They love me in France. Because I don’t say much. I don’t know how to speak French.

For the tart: 1 1/2 cup of sifted flour, 1/2 teaspoon salt, 1/3 cup sugar, 7 Tablespoons of cold butter cut into small pieces, and 1 1/2 egg yolks. Rub the butter into the flour and salt, and then mix the yolks with a fork before incorporating into the batter with your hand, just until mixed. Freeze for 30 minutes and then let sit out for 5. Roll out and blind bake in an 8 in pan, at 375 degrees (or in individual timbales.) (Be sure to line with parchment circles) You want a little color on the crust.

For the filling: 1 1/2 sticks soft unsalted butter, 3/4 cup plus 2 Tablespoons sugar, 1 cup plus 2 Tablespoons blanched almonds, 1 1/2 eggs

Blend the almonds with 2 Tablespoons of sugar. Beat the rest of the sugar with the butter until thick and light. Add eggs and almonds.

Poach peeled pears in vanilla bean syrup until just tender. Remove from syrup and add to the crust. They shouldn’t be crowded. Pour the filling over and bake until the filling is just set.

I am fully aware

I am on a medication that makes me hungry. I am on the medication for the next five to ten years, so I am trying to figure out how to build some road blocks in front of the food supply. My grandmother thought she was always hungry, when dementia started to creep in. She would have full on dinner, get up, shuffle back to Bonanza and about two minutes after she sat down she would say, “HEY! What’s for DINNER?” And you would walk over and tell her she already had dinner, and she would say, “I don’t remember that.” Then she’d say, “What’d you give me?” You would tell her, and she’d say, “Nah, I don’t remember that. I didn’t have any of that. I think you ate and forgot to call me. What’d you have left? You got any cake?”

My hunger has no logic. I am fully aware that I ate, but it has no impact; I have no sensation of filling up. I try to make it obvious to myself that I have eaten my weight by 11:30 in the morning. I make a huge breakfast, and as soon as I finish cleaning up, I start making lunch. Then I drink tea with cream. Cream is supposed to weigh you down. It does nothing. Something else kicks in, which is panic that I won’t be able to afford myself. I (internally) have a go at the hunger, like my mother. “Who do you think is going to pay for all that? You are on Thursday and we haven’t left Monday yet. I just put all of that food away, and you have eaten it. Can’t you let me enjoy a moment of having done something?”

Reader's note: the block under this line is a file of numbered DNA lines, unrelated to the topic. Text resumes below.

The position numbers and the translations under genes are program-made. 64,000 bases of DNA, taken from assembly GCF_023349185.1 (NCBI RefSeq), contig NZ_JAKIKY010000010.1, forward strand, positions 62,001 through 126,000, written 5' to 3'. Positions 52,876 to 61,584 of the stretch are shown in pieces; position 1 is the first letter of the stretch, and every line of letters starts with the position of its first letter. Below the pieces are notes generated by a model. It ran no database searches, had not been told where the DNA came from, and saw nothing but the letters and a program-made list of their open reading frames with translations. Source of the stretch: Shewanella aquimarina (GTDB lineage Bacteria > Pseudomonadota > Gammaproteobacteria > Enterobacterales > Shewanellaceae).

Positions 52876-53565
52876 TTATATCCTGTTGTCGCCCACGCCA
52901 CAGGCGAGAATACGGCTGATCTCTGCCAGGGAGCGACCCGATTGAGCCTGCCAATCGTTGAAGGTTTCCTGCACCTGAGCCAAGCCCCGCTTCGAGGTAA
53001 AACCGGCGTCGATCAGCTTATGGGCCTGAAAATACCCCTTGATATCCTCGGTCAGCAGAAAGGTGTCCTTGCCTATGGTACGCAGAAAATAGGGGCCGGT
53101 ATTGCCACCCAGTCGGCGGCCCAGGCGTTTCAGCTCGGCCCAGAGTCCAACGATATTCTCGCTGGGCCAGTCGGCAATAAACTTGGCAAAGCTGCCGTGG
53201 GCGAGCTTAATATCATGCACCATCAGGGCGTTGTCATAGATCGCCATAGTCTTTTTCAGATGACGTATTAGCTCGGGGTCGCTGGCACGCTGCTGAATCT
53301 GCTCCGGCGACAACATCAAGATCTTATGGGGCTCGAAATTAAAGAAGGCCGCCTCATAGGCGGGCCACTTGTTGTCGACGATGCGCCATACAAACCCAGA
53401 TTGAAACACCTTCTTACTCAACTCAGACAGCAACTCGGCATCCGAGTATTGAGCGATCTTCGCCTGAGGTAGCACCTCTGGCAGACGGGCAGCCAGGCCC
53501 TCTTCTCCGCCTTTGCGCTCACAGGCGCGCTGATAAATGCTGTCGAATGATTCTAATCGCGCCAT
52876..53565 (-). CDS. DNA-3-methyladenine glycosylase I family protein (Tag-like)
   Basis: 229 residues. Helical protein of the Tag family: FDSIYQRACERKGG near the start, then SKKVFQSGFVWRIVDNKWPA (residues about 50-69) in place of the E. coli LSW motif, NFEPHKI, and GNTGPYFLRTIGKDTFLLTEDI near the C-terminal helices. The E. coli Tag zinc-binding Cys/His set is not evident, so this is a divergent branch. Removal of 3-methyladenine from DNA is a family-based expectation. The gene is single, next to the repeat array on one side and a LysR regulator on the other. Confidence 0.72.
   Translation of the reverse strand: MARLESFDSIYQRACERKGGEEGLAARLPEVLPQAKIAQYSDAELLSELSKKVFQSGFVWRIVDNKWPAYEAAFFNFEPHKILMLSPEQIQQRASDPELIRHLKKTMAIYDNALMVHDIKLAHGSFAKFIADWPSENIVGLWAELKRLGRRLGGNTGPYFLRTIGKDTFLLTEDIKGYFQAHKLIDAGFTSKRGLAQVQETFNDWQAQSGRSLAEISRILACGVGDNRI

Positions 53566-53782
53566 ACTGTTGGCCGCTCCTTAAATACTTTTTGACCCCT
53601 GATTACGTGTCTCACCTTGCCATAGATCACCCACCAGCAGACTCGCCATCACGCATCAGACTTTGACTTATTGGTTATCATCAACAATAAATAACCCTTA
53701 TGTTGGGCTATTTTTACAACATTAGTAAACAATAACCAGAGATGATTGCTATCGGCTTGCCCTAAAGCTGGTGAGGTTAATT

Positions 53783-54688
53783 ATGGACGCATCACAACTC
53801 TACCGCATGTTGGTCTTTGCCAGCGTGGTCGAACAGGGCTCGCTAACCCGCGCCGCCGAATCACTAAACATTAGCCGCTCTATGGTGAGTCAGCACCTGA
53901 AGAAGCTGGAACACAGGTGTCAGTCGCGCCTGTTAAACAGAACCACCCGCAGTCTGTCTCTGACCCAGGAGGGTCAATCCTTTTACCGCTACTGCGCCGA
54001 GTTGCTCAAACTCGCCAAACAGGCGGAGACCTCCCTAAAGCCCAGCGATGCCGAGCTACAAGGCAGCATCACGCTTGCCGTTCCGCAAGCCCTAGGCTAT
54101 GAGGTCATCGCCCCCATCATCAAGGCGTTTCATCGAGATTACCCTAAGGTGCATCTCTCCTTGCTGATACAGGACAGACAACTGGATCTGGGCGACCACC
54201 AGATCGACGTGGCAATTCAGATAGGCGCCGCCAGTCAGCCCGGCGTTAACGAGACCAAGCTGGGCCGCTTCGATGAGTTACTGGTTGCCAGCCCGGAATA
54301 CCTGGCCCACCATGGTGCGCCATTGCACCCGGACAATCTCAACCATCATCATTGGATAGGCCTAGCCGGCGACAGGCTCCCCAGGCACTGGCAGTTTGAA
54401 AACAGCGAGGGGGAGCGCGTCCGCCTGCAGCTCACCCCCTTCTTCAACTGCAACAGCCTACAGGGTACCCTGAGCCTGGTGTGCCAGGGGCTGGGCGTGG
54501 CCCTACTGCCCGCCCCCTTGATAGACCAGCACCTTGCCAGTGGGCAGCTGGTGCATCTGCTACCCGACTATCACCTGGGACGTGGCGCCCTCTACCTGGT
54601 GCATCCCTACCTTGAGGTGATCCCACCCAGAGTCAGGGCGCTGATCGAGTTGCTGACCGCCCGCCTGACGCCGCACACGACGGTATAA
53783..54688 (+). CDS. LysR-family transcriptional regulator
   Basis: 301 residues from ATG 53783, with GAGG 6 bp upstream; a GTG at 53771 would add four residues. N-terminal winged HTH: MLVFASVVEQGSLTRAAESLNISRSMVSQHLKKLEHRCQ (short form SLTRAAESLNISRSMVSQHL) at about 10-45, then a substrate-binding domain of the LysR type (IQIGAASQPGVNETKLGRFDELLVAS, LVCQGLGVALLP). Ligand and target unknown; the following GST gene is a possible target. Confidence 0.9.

I have nothing to say to that. Plus, I hate doing dishes. I am so tired of doing dishes. It’s the only thing that slows the train down by dinner.

I misread

What I thought the message said was, “I would like a leg of lamb.” Making a leg of lamb is about the easiest thing you can do. My mother would say, it is like making a chicken. She was essentially a vegetarian, but had the basic knowledge of how to cook anything. I asked her once if she knew how to cook a squirrel and she said without looking up, “of course I do. It’s like making a chicken.” I didn’t say anything. I just walked away. But in my head I thought, how does she know that? Why does she know that?

I waited for the butcher to bring the leg of lamb out from the back; It was the length of my arm, which is two feet. I texted my client to see if she wanted that or maybe a shank from what looked like a significantly younger cousin, but she was busy. I bought the whole leg. People want what they want. I threw it into my cart thinking the best way to cook a leg of lamb is by rotating it over a wood burning fire. I love the smell of lamb pierced with garlic and rosemary, pressed into a paste and shoved into a small slash, every few inches. I lugged the cart up the front stairs through the two doors of the entry, down the steps to the kitchen and remembered, the oven. It is not big enough. I walked the leg back to the butcher to get him to saw it in half and decided that I would change my whole plan. Normally, with a fire and small leg, I go for medium rare. It is done in no time. But with a lamb pushing the age limit and an oven, I thought it would be better to go the route of low and slow. The oven should be set at 300. You need to salt and sear your leg halves in a heavy saute pan. Wipe out the excess salt, give the pan a little more olive oil, then add two heads of garlic that have been cut in half, cut side down, and a few halved shallots. When they start to get a little color, add a few rosemary sprigs, bay leaves, and a few cups of white wine. Pour that into a roasting pan and set the lamb leg on top. Cover with parchment and seal tightly with aluminum foil. Roast for 7 hours, basting frequently. Halfway through the roasting, flip the leg. It is done when you can get through it with a spoon. To go with, I made saffron rice with peas, and then poached asparagus with a side of lemon aioli. For dessert, anything lemon. Lemon mascarpone gelato, lemon cake with a cardamom cream or a lemon tart with lemon card and pate brisee. I went off the rails and made a key lime pie with a shortbread crust. The extra egg whites are perfect for making a meringue for the top, but I like barely sweetened and barely whipped cream.